Chinku was 6’2 and fair. He had light eyes. Nadeem was very fair as well. Anybody could’ve mistaken them for West Pakistanis. They were held up by a group of Bengali youths. One kind man told these young men that he would make sure that Chinku and Nadeem would not flee, and he asked them to come back the next morning. The man tied Chinku and Nadeem to the mosquito net posts to show he meant what he said. When the young men left, he loosened the rope and asked them to return home.

The next morning Chinku was having water in front of the fridge. I asked him, “Why don’t you join the freedom fighters when they are ready?” His answer was, “Who will be those freedom fighters?”

Chinku was like that. He was 20 years and six months at the time, but he was wise beyond his years.

Then on April 5, as I was walking towards Chinku and Pincho’s room, I realised that Chinku’s bed did not have the cover on it. Immediately I knew he had gone off again. Later, my husband told me that he had given Chinku his permission.

While we were trying to track him down, we found out that he had set off with his friend Khosru towards Chittagong. Khosru was a member of Kranti (a cultural organisation led by Kamal Lohani), and Chinku was involved in the Sanskriti Sangsad of Dhaka University.

We told our relatives and my colleagues from the school where I taught that Chinku had gone to Chittagong to visit his youngest aunt. It was not at all safe to say that one’s son had crossed the border to fight a war.

We tried to find out the whereabouts of Chinku and Khosru. Their path to Chittagong/Agartala could be traced up to Chandpur, but after that, they seemed to disappear.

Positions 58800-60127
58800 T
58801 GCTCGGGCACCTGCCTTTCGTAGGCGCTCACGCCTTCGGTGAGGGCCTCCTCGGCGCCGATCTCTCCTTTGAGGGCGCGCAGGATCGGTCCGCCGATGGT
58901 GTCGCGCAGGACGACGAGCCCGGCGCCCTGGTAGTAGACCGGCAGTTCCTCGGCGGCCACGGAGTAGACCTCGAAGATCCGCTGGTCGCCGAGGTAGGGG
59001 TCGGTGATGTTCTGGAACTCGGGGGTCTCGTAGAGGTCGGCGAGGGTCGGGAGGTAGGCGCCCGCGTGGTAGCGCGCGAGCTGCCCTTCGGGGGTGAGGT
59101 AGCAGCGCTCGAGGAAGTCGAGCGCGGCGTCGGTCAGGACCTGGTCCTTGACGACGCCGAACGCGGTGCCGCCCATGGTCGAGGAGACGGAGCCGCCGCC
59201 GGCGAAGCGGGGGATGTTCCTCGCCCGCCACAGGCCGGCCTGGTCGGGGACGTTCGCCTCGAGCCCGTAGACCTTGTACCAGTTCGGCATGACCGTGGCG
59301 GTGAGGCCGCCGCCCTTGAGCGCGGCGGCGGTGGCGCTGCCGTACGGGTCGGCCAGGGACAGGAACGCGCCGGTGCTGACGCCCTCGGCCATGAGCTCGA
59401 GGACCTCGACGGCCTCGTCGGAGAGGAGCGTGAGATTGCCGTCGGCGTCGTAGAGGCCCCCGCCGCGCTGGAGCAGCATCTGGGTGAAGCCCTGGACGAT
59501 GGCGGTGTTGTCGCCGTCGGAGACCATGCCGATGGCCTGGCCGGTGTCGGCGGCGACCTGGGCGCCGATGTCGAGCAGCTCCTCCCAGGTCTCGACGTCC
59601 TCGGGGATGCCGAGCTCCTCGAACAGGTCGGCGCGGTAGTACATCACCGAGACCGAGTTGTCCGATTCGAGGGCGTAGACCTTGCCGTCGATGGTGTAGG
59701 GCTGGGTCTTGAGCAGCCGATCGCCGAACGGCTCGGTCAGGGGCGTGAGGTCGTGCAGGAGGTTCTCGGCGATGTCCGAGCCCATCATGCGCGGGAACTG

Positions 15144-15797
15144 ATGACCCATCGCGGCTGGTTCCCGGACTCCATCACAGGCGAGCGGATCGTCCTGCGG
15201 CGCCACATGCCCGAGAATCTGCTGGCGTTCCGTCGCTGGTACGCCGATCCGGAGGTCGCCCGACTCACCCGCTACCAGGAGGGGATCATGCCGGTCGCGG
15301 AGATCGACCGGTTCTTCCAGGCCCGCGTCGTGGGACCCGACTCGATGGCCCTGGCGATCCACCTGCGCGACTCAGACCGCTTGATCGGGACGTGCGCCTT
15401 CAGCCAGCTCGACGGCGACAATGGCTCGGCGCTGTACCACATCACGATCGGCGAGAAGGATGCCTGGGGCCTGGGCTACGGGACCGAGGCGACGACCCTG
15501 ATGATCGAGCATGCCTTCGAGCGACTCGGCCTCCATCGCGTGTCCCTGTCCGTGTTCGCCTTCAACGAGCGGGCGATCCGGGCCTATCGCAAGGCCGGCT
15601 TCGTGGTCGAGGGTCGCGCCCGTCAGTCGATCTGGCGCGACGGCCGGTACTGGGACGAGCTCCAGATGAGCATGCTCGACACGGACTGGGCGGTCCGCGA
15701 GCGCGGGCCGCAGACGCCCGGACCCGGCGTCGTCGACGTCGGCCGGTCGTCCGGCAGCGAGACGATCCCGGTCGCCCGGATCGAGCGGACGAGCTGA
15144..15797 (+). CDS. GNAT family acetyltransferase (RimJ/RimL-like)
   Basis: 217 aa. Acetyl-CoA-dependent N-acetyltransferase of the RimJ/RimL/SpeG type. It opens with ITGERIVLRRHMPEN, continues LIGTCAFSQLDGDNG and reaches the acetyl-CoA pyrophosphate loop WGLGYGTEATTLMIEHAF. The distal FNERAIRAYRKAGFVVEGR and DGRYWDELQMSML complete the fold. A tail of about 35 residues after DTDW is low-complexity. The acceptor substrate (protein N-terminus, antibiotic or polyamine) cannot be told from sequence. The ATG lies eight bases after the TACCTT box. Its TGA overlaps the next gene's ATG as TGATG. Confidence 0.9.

After nine months of war, our friends and family returned to Dhaka. None of those who had crossed the border could tell us about Chinku’s whereabouts.

In early 1972, my husband headed to Chandpur, tracing Chinku’s path to the village where people saw him last. It so happened that when Bengali youths caught hold of them, they did not believe that Chinku was Bengali. They showed them a “kula” and Chinku could not say what it was. They allowed Khosru to go but held Chinku back. Khosru decided to stay with Chinku, fearing Chinku would be killed otherwise. Later, we learned there were four of them going by foot through Chandpur when they were held up by the youths. The two other fellows—an office clerk in Khosru’s business and a cook—were allowed to leave.

If the office clerk had reported the misfortune to Khosru’s family in Chittagong, the lives of my son and his friend could have been saved. Why this man never reported that they were held up still remains a mystery.

I want to end with the following lines from a poem by my elder brother, the late Syed Ali Kabir, dedicated to his nephew Chinku and Khosru:

“In which unknown grave do you lie,

With your friend Khosru,

Who took part in your last rites?

Did the green grass grow on your grave?

Did the birds cry mournfully?

And did the women of the households around— 

Ask who the fair and handsome young boy was

And who could be the other one?

A true friend—

The pure symbol of a Bangalee youth.”

(Translated by Alia Amin)